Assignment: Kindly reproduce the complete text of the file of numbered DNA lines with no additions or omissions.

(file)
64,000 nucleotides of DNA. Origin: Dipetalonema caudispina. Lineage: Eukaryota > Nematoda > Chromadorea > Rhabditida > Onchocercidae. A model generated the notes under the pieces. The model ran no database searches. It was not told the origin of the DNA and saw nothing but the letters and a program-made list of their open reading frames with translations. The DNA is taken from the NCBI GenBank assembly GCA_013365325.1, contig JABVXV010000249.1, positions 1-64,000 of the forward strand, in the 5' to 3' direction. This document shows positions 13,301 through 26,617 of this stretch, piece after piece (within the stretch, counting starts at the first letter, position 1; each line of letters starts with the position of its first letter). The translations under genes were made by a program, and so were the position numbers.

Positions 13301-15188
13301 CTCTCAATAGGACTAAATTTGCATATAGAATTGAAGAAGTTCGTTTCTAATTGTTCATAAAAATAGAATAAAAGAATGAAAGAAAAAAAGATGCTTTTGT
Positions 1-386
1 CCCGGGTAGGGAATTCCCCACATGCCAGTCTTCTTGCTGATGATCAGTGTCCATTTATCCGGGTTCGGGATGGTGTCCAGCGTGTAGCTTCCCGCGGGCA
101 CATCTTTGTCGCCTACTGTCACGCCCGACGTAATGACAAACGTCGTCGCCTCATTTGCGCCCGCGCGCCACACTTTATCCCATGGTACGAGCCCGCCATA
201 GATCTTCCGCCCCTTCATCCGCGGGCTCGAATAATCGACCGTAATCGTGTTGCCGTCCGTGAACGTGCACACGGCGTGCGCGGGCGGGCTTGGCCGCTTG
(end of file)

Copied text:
64,000 nucleotides of DNA. Origin: Dipetalonema caudispina. Lineage: Eukaryota > Nematoda > Chromadorea > Rhabditida > Onchocercidae. A model generated the notes under the pieces. The model ran no database searches. It was not told the origin of the DNA and saw nothing but the letters and a program-made list of their open reading frames with translations. The DNA is taken from the NCBI GenBank assembly GCA_013365325.1, contig JABVXV010000249.1, positions 1-64,000 of the forward strand, in the 5' to 3' direction. This document shows positions 13,301 through 26,617 of this stretch, piece after piece (within the stretch, counting starts at the first letter, position 1; each line of letters starts with the position of its first letter). The translations under genes were made by a program, and so were the position numbers.

Positions 13301-15188
13301 CTCTCAATAGGACTAAATTTGCATATAGAATTGAAGAAGTTCGTTTCTAATTGTTCATAAAAATAGAATAAAAGAATGAAAGAAAAAAAGATGCTTTTGT
Positions 1-386
1 CCCGGGTAGGGAATTCCCCACATGCCAGTCTTCTTGCTGATGATCAGTGTCCATTTATCCGGGTTCGGGATGGTGTCCAGCGTGTAGCTTCCCGCGGGCA
101 CATCTTTGTCGCCTACTGTCACGCCCGACGTAATGACAAACGTCGTCGCCTCATTTGCGCCCGCGCGCCACACTTTATCCCATGGTACGAGCCCGCCATA
201 GATCTTCCGCCCCTTCATCCGCGGGCTCGAATAATCGACCGTAATCGTGTTGCCGTCCGTGAACGTGCACACGGCGTGCGCGGGCGGGCTTGGCCGCTTG